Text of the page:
US grain futures rise after crop damage

Grain futures rise after crop damage in southern US; traders anticipate low supply

Associated Press

Agricultural commodities closed higher Wednesday after a cold snap in the southern U.S. damaged winter crops.

Wheat may be scarcer in the coming months because a hard freeze stretching from Tennessee to Texas killed some crops this week, analysts said.

"We did see some wheat damaged overnight," said Sterling Smith, who follows commodities as a vice president with Citibank Institutional Client Group. "The wheat was the spark that got things moving."

May wheat rose 5.25 cents to $7.3675 per bushel. Corn rose a nickel to $7.3525 per bushel. Soybeans added 6 cents to $14.5375 per bushel.

Trading has been relatively quiet this week ahead of a government report on grain stocks due out Thursday. The report will likely show corn supplies at a 15-year low, Smith said. Traders are bidding up grains because they expect demand to increase after the report is released.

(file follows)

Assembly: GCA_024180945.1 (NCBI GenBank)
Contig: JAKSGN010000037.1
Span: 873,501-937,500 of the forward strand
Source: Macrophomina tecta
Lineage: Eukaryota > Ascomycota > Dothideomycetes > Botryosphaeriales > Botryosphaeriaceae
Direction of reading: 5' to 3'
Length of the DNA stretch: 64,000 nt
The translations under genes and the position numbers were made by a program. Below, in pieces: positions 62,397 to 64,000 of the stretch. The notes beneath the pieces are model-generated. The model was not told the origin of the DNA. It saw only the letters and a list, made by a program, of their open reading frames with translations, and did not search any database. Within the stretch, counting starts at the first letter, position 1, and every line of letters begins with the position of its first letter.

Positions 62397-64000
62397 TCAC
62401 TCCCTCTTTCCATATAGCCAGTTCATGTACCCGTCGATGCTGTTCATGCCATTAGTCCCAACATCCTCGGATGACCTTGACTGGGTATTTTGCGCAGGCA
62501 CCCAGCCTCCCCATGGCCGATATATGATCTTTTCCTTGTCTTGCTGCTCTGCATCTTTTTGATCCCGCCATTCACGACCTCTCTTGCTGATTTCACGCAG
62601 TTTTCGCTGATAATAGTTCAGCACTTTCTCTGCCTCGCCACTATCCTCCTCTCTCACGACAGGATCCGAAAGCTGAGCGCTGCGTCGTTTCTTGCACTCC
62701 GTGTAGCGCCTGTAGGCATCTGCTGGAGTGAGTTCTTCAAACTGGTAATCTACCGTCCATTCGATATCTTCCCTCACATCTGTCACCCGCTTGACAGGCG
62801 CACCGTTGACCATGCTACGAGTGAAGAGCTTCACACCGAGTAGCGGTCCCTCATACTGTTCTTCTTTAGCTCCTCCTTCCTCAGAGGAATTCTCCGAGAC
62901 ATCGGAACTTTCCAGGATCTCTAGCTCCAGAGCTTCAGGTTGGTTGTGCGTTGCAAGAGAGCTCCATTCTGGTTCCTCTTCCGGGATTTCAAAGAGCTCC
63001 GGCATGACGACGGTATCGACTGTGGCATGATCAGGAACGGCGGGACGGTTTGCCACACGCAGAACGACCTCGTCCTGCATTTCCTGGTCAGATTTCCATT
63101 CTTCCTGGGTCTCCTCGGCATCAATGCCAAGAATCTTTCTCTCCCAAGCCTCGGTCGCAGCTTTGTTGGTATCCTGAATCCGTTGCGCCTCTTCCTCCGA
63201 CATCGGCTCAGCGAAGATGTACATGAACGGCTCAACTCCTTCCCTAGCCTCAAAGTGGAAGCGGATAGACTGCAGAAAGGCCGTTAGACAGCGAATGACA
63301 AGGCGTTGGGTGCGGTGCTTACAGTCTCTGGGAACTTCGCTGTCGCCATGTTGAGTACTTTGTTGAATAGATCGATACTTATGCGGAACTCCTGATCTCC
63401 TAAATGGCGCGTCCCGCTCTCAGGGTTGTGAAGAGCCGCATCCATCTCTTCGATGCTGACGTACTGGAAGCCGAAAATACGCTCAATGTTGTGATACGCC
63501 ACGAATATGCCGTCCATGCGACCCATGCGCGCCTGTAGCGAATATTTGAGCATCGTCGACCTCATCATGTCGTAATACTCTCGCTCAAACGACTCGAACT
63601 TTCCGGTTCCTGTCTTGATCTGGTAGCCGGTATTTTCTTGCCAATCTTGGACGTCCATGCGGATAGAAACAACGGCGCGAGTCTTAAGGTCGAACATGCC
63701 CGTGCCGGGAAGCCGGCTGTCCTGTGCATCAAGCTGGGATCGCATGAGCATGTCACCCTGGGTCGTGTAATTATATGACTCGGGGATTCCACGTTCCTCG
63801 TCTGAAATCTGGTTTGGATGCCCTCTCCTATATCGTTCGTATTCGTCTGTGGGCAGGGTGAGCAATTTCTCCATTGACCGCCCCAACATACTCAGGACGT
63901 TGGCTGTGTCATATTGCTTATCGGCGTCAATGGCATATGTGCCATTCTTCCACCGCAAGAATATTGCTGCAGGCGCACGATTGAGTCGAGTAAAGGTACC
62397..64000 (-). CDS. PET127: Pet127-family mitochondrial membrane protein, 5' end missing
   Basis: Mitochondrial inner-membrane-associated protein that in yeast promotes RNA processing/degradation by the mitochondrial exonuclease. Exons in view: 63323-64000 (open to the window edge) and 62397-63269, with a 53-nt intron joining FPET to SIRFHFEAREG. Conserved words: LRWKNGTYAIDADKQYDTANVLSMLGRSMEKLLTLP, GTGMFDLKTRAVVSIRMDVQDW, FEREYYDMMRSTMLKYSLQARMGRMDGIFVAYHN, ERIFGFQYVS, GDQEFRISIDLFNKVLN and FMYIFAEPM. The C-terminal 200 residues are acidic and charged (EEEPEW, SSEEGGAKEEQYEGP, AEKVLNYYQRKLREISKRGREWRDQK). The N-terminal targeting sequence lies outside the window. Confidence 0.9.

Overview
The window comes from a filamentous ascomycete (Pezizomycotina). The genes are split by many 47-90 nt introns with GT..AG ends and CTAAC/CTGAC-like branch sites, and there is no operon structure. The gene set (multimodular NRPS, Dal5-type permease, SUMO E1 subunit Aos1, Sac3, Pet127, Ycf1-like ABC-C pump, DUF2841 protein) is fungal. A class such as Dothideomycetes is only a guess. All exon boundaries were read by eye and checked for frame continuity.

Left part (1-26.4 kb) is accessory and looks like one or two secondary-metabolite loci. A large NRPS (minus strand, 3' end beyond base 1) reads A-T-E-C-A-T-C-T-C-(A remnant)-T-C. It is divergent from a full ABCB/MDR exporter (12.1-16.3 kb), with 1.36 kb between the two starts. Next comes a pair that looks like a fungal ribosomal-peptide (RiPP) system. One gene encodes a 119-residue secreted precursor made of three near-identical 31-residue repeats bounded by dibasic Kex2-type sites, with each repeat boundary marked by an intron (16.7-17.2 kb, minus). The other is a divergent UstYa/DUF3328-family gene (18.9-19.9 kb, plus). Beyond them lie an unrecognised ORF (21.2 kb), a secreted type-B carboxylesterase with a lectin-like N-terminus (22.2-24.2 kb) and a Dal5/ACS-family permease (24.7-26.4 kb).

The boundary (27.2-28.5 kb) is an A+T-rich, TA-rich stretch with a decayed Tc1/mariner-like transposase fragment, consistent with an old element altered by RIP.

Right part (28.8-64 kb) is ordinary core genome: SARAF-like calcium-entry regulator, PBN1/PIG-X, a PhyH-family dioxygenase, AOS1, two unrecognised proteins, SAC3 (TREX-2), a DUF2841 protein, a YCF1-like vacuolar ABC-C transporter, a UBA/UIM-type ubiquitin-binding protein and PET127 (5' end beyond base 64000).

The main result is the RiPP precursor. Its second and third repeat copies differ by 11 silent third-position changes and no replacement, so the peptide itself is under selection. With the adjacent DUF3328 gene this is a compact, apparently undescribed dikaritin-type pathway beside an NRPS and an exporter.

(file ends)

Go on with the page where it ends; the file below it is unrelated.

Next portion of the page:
Grain prices could fall Thursday if the report fails to meet traders' expectations for tight supplies, Smith said.

Energy commodities rose across the board on optimism about the U.S. economic recovery. Benchmark oil for May delivery rose 24 cents to close at a five-week high of $96.68 per barrel on the New York Mercantile Exchange. Oil has gained $4.13, or 4.4 percent, in the last four sessions.

In other energy futures trading on the Nymex: Wholesale gasoline rose less than a penny to $3.12 a gallon, heating oil rose 4 cents to $3.04 a gallon and natural gas advanced by 8 cents to $4.07 per 1,000 cubic feet.

Most metals closed higher. April gold rose $10.50 to $1,606.20 per ounce. April platinum rose $13.80 to $1,579.80 per ounce. June palladium added $6.90 to $768.30 per ounce. May copper gained a tenth of a cent to $3.4435 per pound.

Silver was the outlier. The May contract fell 6.7 cents to $28.612 per ounce.

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